Often the medals are first glimpsed by the world when their winners are standing on the podium. But to get to that point, their journey has been just as long and challenging as that of the athletes wearing them.
World-class craftsmanship for world-class achievements
All 4700 medals for London 2012 were struck at The Royal Mint. They are the biggest and heaviest Olympic and Paralympic Games medals ever made. Each medal is 85mm in diameter. The gold and silver medals weigh 412g, whilst the bronze weighs 357g. The thickness of the medals ranges from 8-10mm.
Each medal takes about 10 hours to produce. There are 22 stages involved in the making of the London 2012 Olympic medals. And that’s not including the 21 inspections that are made at every stage or the making of the master tools used to strike the medals in the first place.
Master tools from a master
The Royal Mint struck the medals rather than cast them. Striking is technically more difficult but gives a higher quality and more accurate result.
The Chief Engraver, Gordon Summers, personally oversaw the whole process. Gordon also made the master tools needed to turn the designs into medals.
To strike a medal first you have to make the die – a three-dimensional model of the design. Each of the three elements of the obverse’s design had separate models made for them. Gordon hand sculpted Nike and used the latest technology to create the Panathenaic Stadium and the iconic Athens skyline.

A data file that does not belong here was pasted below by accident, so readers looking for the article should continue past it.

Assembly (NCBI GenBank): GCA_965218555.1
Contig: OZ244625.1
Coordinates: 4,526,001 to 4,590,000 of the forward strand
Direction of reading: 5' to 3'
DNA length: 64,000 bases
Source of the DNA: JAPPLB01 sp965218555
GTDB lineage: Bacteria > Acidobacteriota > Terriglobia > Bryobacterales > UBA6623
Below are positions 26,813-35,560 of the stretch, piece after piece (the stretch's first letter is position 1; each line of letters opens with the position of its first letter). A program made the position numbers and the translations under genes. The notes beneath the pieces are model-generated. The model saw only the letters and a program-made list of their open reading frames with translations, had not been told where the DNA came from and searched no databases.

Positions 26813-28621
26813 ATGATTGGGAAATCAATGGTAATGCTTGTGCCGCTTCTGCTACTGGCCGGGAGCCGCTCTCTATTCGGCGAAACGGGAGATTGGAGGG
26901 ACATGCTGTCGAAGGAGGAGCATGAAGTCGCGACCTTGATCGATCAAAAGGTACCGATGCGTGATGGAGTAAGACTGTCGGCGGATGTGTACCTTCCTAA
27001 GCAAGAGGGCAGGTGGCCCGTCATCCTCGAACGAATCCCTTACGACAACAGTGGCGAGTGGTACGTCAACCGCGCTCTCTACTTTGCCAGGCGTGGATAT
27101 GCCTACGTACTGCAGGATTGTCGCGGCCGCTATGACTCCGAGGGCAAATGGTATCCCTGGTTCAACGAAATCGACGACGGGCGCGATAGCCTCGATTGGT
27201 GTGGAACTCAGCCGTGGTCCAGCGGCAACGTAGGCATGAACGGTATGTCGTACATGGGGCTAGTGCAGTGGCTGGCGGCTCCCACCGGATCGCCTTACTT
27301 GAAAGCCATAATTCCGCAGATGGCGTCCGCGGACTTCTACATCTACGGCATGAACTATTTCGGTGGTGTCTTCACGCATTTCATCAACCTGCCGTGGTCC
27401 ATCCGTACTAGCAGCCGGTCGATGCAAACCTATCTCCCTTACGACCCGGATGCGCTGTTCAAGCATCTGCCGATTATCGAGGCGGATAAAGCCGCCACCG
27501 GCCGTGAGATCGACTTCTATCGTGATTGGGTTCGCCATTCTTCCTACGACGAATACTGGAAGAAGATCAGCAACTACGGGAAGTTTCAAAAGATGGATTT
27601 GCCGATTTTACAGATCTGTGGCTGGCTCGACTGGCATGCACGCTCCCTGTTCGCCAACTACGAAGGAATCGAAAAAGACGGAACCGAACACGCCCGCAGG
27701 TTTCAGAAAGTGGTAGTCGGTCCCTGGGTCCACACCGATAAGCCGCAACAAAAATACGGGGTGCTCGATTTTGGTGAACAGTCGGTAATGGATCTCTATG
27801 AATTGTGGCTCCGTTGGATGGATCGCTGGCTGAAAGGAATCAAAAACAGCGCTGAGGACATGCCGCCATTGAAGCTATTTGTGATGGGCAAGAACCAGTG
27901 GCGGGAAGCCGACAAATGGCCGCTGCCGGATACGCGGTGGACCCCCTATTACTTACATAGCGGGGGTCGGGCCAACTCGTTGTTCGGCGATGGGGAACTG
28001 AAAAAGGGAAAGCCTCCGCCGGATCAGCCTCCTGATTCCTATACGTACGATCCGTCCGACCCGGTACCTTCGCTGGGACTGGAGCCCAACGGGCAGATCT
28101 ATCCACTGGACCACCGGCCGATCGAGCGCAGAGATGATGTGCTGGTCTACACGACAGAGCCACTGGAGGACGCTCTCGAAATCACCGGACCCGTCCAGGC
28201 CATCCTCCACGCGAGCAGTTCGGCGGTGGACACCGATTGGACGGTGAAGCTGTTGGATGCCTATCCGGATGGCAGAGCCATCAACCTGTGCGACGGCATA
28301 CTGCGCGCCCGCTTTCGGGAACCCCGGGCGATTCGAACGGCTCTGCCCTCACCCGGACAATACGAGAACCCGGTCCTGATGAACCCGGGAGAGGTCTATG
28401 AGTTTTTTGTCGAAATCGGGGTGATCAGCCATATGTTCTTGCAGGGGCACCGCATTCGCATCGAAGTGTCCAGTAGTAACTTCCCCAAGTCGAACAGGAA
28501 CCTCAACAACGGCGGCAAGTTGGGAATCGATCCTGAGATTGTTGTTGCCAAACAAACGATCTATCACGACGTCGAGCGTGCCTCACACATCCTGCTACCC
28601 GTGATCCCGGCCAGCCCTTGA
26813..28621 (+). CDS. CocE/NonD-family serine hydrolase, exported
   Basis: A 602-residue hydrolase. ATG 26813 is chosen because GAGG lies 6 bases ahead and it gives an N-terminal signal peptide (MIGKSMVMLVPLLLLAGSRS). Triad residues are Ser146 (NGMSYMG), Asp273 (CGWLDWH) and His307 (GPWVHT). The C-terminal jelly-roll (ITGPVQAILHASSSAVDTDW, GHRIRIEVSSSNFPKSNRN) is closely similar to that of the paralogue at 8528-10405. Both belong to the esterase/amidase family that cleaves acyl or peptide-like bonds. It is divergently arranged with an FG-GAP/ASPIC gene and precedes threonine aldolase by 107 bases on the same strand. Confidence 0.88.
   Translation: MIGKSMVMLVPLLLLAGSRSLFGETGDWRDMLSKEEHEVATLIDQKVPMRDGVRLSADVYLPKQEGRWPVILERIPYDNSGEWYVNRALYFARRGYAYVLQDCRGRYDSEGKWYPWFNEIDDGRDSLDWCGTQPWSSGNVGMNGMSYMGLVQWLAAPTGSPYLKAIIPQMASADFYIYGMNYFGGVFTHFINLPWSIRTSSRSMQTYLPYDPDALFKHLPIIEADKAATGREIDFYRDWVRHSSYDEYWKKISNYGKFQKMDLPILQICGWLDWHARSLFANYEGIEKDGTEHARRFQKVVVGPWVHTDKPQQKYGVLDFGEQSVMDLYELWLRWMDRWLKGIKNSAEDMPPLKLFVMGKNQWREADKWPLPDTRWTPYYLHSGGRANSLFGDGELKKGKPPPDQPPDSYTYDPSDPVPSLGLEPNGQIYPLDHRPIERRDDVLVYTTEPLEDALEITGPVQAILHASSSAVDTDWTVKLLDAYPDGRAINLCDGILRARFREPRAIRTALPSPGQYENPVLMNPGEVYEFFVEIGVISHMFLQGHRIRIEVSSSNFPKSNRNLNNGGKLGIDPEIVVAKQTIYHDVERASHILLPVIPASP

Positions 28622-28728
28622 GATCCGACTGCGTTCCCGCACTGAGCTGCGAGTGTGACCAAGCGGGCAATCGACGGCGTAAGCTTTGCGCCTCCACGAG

A new process for the dies for the Olympic Medals had to be worked out. Normally the dies would be cut on an engraving machine. But this year’s medals are so big and deep that the technique wouldn’t produce the world-class quality expected from The Royal Mint. So instead the die was cut and squeezed against a highly finished punch.
And, to ensure no metal was lost in the striking process, The Royal Mint developed another new process that included changing the shape of the die and the blank.
The blanks that would become medals arrived at The Royal Mint from Spain packed in wooden crates.
Next they were weighed and the process of softening the edges began. Then came the first strike. This was done by hydraulic press with a pressure of 900 tonnes (equivalent to the weight of a small battleship) applied five times. Each medal was struck a total of 15 times.
After which they were edged, weighed, mounted and hand finished. Each one was chemically cleaned, scratch brushed and sand blasted to achieve a smooth matt effect followed by a ceramic and then stainless steel burnish. Only the front (obverse) is glass beaded, giving the design a contrasted finish. A clear cladding is applied for the silver and bronze only.
The medals were hallmarked by the only non-Royal Mint person involved in the whole process, the Hall-marker from Goldsmiths Hall. Every medal is engraved with the name and distance of its event.
Finally the medals were ribboned, boxed and shipped off to the Tower of London for safe keeping until the Games begin.
And so, their journey continues…